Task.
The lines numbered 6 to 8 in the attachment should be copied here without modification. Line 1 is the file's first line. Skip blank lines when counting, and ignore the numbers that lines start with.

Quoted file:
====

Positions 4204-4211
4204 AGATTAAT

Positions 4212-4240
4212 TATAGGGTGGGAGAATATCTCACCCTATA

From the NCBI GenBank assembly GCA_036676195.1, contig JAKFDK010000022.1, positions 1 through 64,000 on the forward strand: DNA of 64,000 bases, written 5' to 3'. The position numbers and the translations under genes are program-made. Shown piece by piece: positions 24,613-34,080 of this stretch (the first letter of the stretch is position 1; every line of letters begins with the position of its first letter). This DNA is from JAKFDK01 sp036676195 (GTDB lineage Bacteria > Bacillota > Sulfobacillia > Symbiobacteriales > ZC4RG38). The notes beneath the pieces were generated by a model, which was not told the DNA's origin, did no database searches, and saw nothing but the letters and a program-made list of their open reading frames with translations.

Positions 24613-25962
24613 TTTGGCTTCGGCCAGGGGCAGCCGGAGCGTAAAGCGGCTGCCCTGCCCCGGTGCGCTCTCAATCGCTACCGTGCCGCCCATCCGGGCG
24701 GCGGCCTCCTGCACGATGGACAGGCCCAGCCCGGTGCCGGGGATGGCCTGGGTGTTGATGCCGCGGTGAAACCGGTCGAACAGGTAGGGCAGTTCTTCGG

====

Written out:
Positions 24613-25962
24613 TTTGGCTTCGGCCAGGGGCAGCCGGAGCGTAAAGCGGCTGCCCTGCCCCGGTGCGCTCTCAATCGCTACCGTGCCGCCCATCCGGGCG
24701 GCGGCCTCCTGCACGATGGACAGGCCCAGCCCGGTGCCGGGGATGGCCTGGGTGTTGATGCCGCGGTGAAACCGGTCGAACAGGTAGGGCAGTTCTTCGG